Defence Budget 2024-25: Modest hike on paper, dip in real terms from last year

Team India Sentinels Thursday 1st of February 2024 11:55 PM

Indian Army tanks during a Republic Day parade in New Delhi. (File photo for representation.)

New Delhi: The Union Budget 2024-25, presented by the finance minister, Nirmala Sitharaman, has allocated a record ₹6.21 lakh crore (approximately $77.93 billion) for defence. This marks a 4.3 per cent increase from the previous year and signifies the largest financial commitment to national security in India’s history. However, given inflation, current currency exchange rates, and actual purchasing power of the allocation, this year’s defence budget is slightly lower than that of 2023-24. 

A comparison between last year’s defence budget and this year’s allocation shows that in real terms, it has shrunk by 0.38 per cent. This year’s defence budget is 1.91 per cent of India’s gross domestic product (GDP), which was 2.08 per cent in 2023-24.

While the previous fiscal’s (2023-24) defence allocation was ₹5.94 lakh crore, this year’s (2024-25) allocation is ₹6.21 lakh crore. The difference is ₹27,000 crore, which is an increase of a modest 4.3 per cent over the last fiscal.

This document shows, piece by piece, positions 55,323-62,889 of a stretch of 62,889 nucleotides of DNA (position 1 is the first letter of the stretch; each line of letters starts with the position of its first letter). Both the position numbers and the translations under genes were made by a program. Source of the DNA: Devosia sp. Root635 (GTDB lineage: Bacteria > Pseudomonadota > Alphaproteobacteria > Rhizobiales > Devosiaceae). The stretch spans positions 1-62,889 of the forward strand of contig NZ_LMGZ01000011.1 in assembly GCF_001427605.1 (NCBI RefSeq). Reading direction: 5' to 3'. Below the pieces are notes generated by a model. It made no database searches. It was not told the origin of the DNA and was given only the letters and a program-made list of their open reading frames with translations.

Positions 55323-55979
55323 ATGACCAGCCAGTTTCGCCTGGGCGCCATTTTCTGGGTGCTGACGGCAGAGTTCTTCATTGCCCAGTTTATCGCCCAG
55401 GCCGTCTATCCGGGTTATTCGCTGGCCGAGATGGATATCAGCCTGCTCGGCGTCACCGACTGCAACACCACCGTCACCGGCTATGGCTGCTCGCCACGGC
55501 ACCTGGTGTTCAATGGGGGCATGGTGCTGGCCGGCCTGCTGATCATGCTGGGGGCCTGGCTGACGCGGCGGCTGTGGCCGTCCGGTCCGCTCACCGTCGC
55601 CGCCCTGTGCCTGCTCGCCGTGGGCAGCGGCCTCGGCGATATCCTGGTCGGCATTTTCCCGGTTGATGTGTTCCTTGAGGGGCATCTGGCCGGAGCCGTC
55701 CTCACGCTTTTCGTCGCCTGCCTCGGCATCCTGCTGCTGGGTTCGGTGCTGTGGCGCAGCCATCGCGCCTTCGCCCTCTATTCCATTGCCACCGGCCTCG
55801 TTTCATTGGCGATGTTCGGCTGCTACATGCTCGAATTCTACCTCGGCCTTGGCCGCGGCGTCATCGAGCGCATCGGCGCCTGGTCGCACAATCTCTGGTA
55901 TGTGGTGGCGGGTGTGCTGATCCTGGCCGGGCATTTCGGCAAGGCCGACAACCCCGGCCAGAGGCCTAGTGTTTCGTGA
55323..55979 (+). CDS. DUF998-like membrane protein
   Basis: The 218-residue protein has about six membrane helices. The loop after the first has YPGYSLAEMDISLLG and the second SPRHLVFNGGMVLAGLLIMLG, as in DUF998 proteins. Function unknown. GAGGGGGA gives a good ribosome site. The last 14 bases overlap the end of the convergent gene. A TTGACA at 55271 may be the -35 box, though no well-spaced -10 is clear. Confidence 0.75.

Capital expenditure

In the interim budget, ₹1.72 lakh crore (27.67 per cent of the total budget) has been allocated for capital expenditure. This is the highest ever capital allocation for India’s defence sector, emphasizing modernization and acquisition of critical military equipment.

It is aimed at bridging capability gaps and supporting big-ticket purchases like fighter jets, submarines, missiles, and drones.

The focus for the capital expenditure is on:
* Modernizing armed forces with state-of-the-art technology.
* Supporting domestic arms production through initiatives, like “Make in India”.
* Acquiring advanced weapon systems and platforms.

Non-capital Expenditure:

This year’s defence budget allocates ₹4.49 lakh crore (72.33 per cent of total budget). It covers various operational expenses and other non-acquisition costs.

Here is a breakdown:
* ₹1.41 lakh crore (22.72 per cent): Defence pensions.
* ₹1.15 lakh crore (18.52 per cent): Pay and allowances for armed forces personnel.
* ₹92,088 crore (14.82 per cent): Revenue expenditure for operational preparedness, including fuel, ammunition, maintenance, training, and other running costs.
* ₹6,500 crore (1.04 per cent): Strengthening border infrastructure.
* ₹7,651.80 crore (1.23 per cent): Indian Coast Guard operations and modernization.
* ₹23,855 crore (3.84 per cent): Defence Research and Development Organization (DRDO) activities.

It may be noted that since India’s general election is going to be held in a couple of months, this is an interim budget. This may change after the new government takes charge.


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